At a Glance:
A new study has shown that calcium supplementation in women does not increase heart disease risk, and may actually decrease carotid artery thickness and heart disease risk.
Read More About this Research Below:
Calcium is an essential nutrient for skeletal health. However, a couple of recent studies have suggested that supplemental calcium may be associated with an increased risk of cardiovascular disease, possibly by increasing carotid artery thickness.
A new study published in the Journal of Bone and Mineral Research reports that supplementing with calcium may decrease carotid artery thickness and heart disease risk. Australian researchers evaluated data from 1,103 older women that took part in the Calcium Intake Fracture Outcome Study, a 5 year (1998-2003) randomized controlled study. The participants were randomized to take either a 1,200 mg calcium carbonate supplement daily or a placebo. Common carotid artery intimal media thickness (an indicator of atherosclerosis) was measured at the beginning and after 3 years.
The women who took calcium supplements during the trial did not have an increase in carotid artery thickness compared to the placebo group. In fact, the presence of atherosclerosis was found in 46.7% of women taking the calcium compared to 54.7% of the women in the placebo group. The women whose total calcium intake from diet and supplements was in the top one-third of subjects had a 33% lower risk of carotid artery atherosclerosis than those whose total calcium intake was in the lowest third.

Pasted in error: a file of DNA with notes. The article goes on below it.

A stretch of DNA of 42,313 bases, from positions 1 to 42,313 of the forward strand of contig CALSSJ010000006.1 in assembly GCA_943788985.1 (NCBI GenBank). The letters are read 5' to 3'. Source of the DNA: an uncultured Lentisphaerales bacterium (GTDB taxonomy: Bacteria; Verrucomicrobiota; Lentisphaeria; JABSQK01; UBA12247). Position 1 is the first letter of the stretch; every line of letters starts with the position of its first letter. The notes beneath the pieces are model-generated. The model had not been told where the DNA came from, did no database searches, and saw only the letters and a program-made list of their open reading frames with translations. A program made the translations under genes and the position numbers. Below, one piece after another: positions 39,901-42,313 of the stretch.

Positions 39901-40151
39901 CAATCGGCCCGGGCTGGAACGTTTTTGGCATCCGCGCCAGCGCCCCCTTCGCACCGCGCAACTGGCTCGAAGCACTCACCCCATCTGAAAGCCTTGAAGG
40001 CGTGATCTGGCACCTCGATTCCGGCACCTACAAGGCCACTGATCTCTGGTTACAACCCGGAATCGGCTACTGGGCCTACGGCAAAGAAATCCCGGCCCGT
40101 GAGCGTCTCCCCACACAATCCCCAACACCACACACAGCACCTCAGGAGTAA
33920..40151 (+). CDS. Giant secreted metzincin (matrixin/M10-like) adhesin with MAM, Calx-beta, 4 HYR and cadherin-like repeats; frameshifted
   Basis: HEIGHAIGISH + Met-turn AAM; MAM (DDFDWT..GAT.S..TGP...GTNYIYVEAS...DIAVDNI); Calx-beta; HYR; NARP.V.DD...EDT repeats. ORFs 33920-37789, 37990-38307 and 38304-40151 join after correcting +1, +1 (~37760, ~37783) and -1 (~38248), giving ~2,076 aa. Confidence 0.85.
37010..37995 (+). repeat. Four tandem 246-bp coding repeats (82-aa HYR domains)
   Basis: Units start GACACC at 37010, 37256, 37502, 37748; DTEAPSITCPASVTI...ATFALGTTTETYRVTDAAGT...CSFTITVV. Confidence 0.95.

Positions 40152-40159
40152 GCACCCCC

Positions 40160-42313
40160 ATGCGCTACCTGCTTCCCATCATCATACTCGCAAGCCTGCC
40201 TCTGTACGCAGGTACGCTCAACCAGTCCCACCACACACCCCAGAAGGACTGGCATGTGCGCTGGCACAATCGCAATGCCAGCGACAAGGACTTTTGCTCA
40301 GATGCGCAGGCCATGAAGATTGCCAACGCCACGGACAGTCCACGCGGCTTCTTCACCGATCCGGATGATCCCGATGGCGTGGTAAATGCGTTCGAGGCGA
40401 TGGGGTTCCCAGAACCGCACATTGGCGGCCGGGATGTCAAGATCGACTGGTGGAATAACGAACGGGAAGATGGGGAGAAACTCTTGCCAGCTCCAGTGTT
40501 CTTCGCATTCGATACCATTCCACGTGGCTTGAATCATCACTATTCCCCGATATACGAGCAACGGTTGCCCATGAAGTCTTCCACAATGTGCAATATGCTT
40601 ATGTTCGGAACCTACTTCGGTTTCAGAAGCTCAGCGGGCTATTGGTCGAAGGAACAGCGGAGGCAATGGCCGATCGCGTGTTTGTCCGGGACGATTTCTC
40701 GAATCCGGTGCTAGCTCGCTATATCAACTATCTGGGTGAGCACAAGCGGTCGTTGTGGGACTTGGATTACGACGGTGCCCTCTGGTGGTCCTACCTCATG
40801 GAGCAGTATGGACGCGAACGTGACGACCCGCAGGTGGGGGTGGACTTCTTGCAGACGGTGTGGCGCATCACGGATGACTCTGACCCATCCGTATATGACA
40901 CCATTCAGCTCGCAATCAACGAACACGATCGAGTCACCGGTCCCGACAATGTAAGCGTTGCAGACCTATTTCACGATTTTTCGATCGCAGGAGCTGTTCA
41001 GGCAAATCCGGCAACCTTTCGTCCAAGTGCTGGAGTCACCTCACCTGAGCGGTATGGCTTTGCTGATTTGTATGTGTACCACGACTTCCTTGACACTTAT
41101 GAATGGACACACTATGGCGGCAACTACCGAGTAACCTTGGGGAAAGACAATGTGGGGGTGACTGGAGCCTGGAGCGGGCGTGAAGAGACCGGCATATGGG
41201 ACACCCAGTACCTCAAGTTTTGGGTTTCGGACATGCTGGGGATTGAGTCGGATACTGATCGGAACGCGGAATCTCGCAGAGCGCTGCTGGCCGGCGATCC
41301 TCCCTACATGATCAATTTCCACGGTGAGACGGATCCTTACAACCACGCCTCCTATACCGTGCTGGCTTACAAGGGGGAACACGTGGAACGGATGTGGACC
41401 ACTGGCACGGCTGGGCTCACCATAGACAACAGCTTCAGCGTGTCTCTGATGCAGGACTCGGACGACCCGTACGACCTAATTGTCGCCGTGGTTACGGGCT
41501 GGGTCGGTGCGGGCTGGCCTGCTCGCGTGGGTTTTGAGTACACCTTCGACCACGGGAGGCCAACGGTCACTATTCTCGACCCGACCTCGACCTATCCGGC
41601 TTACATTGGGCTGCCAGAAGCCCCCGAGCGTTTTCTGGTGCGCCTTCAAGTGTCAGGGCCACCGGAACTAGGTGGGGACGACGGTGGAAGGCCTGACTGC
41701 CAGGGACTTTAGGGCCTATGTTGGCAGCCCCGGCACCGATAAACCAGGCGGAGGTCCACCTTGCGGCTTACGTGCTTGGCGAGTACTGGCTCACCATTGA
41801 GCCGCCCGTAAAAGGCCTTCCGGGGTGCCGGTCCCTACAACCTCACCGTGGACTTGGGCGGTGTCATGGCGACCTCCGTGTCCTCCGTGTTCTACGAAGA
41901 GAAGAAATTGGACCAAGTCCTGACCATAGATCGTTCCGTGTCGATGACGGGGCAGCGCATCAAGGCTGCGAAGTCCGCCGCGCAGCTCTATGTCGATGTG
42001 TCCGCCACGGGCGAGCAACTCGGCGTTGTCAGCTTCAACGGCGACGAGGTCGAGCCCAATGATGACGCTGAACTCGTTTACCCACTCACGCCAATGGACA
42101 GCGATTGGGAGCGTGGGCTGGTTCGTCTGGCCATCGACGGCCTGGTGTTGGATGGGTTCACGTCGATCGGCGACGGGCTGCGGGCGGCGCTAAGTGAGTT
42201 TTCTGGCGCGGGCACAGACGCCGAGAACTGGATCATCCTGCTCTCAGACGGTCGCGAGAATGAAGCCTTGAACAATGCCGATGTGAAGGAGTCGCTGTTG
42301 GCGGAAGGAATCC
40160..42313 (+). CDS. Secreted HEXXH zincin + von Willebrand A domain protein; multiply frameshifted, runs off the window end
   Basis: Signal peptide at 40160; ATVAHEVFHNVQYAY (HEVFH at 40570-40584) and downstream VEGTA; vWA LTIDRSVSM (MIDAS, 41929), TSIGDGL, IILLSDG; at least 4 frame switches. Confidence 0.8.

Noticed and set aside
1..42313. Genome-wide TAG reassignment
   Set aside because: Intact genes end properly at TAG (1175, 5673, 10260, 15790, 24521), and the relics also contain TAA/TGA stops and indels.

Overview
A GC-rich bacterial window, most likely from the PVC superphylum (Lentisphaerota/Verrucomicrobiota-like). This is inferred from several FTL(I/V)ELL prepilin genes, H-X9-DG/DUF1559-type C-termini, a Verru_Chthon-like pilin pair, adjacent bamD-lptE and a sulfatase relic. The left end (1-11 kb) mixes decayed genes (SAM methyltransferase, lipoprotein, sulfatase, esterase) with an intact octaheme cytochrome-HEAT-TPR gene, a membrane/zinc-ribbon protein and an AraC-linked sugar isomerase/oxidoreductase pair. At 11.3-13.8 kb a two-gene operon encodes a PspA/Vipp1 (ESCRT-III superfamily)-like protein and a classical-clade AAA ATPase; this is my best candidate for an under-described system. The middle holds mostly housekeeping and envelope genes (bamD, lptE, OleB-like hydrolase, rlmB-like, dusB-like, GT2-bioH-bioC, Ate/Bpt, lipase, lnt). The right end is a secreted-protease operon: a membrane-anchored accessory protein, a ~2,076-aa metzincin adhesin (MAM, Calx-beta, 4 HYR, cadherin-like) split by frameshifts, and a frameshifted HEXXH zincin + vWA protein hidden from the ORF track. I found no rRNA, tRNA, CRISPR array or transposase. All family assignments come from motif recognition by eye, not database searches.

The conclusion of this study refutes the finding of recent studies showing a negative association between calcium supplementation and heart disease. Higher calcium intake through supplementation and diet may actually reduce carotid artery atherosclerosis.
Lewis JR, Zhu K, Thompson PL, Prince RL. The Effects of 3 Years of Calcium Supplementation on Common Carotid Artery Intimal Medial Thickness and Carotid Atherosclerosis in Older Women: An Ancillary Study of the CAIFOS Randomized Controlled Trial. J Bone Miner Res. 2013 Oct 23. doi: 10.1002/jbmr.2117.
Source: USANA Health Sciences